Psychotherapy is the use of psychological methods, particularly when based on regular personal interaction , to help a person change and overcome problems in desired ways. Psychotherapy aims to improve an individual's well-being and mental health , to resolve or mitigate troublesome behaviors, beliefs, compulsions, thoughts, or emotions, and to improve relationships and social skills . Certain psychotherapies are considered evidence-based for treating some diagnosed mental disorders . There are over a thousand different psychotherapy techniques, some being minor variations, while others are based on very different conceptions of psychology, ethics (how to live) or techniques. Most involve one-to-one sessions, between client and therapist, but some are conducted with groups , including families . Psychotherapists may be mental health professionals such as psychiatrists, psychologists, clinical social workers, marriage and family therapists, or professional counselors. Psychotherapists may also come from a var
Sleep diary layout example Sleep medicine is a medical specialty or subspecialty devoted to the diagnosis and therapy of sleep disturbances and disorders . From the middle of the 20th century, research has provided increasing knowledge and answered many questions about sleep-wake functioning. The rapidly evolving field has become a recognized medical subspecialty in some countries. Dental sleep medicine also qualifies for board certification in some countries. Properly organized, minimum 12-month, postgraduate training programs are still being defined in the United States. In some countries, the sleep researchers and the physicians who treat patients may be the same people. The first sleep clinics in the United States were established in the 1970s by interested physicians and technicians ; the study, diagnosis and treatment of obstructive sleep apnea were their first tasks. As late as 1999, virtually any American physician, with no specific training in sleep medicine, could open a sleep laboratory . Disor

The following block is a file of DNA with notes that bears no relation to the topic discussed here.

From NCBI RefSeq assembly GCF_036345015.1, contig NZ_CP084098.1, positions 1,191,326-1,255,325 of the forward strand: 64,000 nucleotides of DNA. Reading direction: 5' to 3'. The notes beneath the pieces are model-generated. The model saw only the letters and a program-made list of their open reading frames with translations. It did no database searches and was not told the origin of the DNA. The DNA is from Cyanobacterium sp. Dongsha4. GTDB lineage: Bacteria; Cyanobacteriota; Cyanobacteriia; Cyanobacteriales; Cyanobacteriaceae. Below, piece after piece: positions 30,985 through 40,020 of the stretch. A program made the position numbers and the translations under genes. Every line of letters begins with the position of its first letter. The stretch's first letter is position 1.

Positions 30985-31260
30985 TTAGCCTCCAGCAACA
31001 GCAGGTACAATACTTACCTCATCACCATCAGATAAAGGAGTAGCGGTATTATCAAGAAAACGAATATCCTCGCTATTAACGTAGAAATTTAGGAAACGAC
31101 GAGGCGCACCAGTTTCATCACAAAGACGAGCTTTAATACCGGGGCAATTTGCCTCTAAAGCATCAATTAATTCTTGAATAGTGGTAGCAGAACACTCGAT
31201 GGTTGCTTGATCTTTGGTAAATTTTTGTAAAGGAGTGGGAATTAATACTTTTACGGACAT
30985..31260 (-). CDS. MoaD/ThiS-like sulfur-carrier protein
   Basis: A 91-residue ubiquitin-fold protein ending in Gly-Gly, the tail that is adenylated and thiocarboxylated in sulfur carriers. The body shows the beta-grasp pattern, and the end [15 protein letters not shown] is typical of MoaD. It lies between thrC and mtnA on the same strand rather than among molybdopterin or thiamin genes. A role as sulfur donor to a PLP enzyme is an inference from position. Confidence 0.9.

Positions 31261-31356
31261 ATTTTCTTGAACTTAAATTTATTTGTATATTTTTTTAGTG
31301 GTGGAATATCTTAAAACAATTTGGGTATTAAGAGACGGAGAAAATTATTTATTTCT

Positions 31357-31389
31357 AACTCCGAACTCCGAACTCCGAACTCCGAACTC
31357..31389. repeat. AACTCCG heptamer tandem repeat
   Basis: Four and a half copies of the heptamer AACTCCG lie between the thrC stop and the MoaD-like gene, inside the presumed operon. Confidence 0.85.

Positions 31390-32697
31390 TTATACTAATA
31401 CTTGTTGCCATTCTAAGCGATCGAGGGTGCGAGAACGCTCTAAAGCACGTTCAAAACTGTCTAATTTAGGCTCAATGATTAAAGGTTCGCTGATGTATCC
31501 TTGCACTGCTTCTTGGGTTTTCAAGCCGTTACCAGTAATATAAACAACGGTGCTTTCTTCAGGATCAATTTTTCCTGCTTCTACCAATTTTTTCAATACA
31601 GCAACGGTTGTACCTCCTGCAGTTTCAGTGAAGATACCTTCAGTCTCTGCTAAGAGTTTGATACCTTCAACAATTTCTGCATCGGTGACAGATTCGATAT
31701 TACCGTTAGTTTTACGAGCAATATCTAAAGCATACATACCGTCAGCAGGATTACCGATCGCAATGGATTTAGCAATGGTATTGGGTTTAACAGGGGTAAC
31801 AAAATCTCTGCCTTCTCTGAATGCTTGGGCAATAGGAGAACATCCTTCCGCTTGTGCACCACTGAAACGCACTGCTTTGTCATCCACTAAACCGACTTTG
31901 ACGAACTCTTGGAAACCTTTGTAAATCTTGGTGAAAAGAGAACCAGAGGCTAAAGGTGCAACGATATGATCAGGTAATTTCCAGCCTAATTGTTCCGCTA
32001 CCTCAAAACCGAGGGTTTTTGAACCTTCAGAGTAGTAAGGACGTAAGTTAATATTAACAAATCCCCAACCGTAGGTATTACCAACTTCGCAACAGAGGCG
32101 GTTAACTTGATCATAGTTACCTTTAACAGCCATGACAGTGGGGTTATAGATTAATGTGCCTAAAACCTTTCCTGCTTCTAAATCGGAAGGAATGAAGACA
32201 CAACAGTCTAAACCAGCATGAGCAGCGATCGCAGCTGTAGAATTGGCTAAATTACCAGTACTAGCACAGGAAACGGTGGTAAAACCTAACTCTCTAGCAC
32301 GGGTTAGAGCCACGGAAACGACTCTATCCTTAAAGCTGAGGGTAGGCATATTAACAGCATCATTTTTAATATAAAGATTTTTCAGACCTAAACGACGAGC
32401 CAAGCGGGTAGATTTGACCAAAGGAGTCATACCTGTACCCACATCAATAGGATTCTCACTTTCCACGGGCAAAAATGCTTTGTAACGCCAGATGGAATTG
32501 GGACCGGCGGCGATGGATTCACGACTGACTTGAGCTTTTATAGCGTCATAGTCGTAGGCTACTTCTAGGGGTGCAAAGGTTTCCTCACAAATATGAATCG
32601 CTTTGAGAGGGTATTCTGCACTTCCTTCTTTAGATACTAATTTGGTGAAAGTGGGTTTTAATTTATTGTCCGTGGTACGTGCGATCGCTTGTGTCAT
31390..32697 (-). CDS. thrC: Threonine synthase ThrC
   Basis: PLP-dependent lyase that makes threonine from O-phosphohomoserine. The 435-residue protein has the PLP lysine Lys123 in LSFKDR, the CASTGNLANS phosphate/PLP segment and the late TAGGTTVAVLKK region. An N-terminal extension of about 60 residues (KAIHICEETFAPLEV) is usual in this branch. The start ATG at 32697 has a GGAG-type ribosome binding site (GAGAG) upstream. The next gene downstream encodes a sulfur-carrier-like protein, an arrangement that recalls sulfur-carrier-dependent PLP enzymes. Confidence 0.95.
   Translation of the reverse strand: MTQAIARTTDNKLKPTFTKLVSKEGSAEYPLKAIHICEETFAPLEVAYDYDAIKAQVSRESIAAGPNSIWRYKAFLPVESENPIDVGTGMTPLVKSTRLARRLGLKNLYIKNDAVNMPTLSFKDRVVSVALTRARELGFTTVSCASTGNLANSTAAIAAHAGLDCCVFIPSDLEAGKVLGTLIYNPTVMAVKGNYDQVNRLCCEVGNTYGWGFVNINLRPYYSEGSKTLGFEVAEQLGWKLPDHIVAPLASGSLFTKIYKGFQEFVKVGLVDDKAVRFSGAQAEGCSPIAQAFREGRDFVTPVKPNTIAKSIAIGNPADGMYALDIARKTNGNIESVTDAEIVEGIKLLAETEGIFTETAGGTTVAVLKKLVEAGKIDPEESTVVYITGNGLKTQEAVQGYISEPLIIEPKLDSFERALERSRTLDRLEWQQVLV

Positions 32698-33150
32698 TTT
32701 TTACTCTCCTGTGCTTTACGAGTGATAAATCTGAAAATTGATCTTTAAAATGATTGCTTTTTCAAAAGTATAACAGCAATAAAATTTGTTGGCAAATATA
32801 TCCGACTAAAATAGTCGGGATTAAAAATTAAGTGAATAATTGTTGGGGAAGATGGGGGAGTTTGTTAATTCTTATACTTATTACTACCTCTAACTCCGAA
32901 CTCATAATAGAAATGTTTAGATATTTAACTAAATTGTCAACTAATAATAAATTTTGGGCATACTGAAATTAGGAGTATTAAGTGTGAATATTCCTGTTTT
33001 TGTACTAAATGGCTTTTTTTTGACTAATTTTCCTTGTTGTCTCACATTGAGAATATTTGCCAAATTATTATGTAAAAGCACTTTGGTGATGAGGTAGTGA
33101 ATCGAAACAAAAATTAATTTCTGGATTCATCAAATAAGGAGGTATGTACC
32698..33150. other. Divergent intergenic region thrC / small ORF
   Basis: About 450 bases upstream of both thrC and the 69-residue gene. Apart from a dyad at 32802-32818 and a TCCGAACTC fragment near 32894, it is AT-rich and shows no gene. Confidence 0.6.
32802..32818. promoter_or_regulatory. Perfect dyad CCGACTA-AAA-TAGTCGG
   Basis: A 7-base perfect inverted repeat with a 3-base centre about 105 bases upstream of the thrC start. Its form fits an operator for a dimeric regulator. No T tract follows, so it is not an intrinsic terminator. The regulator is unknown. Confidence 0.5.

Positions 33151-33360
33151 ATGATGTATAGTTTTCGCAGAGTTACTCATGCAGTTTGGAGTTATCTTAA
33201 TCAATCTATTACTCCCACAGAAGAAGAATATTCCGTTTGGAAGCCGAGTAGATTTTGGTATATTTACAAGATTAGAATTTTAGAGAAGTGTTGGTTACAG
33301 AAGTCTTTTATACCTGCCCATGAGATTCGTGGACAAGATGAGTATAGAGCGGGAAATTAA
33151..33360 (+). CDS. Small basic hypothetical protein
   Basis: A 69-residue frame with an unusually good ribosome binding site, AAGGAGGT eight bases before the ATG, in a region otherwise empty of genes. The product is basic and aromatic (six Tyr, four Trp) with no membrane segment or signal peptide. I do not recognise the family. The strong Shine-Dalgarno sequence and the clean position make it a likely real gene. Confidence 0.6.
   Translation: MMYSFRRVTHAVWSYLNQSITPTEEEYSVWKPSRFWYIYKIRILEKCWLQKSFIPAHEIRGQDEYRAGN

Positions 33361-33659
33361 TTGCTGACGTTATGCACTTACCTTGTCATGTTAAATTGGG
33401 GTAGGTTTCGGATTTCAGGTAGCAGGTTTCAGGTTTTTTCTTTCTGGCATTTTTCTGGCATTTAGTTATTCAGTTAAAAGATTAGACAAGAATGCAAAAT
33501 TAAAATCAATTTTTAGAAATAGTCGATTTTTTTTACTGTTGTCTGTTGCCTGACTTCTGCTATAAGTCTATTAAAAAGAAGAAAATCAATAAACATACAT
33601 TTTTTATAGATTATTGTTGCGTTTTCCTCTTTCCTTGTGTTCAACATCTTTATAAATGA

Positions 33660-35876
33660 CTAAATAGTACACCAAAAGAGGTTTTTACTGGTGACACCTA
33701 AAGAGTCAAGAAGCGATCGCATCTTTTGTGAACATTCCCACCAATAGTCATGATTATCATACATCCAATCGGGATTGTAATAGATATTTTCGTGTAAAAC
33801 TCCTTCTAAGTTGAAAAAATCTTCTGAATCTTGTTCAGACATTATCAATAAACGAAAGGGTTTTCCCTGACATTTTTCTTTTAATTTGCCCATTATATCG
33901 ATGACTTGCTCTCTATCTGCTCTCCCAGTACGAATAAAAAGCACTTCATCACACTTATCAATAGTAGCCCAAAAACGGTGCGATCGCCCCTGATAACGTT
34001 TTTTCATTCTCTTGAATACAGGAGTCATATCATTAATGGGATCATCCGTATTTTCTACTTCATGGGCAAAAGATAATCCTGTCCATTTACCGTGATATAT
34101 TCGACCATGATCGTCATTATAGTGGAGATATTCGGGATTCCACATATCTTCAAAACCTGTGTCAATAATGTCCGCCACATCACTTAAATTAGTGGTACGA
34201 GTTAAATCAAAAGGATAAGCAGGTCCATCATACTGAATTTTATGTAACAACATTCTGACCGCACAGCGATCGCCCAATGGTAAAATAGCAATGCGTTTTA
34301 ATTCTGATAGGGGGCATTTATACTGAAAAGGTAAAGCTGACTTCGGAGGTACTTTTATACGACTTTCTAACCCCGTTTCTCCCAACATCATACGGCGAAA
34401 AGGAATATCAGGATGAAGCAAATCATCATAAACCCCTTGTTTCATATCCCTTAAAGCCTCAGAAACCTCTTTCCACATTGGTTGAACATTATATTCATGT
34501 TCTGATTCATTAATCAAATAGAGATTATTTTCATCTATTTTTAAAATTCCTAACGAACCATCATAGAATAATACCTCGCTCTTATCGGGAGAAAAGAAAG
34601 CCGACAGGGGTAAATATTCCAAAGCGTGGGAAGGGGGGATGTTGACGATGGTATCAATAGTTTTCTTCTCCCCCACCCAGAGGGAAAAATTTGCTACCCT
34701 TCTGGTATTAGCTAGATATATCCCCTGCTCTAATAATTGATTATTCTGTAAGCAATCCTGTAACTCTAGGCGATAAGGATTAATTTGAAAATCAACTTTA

Southeast University ( simplified Chinese : 东南大学 ; traditional Chinese : 東南大學 ; pinyin : Dōngnán Dàxué , SEU ), colloquially Dongda (Chinese: 东大 ; pinyin: Dōngdà ) is a public research university located in Nanjing , Jiangsu Province, China . It was part of one of the oldest universities and the first coeducational university in China. It is a member of both Project 985 and Project 211 , and sponsored by the Ministry of Education of China aiming to become a well-known world-class university. SEU has been ranked among the top 20 research universities in China, and among the top 300 in the world. In the official subject ranking conducted by the Ministry of Education of China , SEU has been ranked top three nationally in 8 fields including architecture, landscape architecture , urban planning , art history , civil engineering , electronic engineering , transportation engineering and biomedical engineering . Its source Sanjiang Normal College, was established in 1902 as a modern university on the campus of an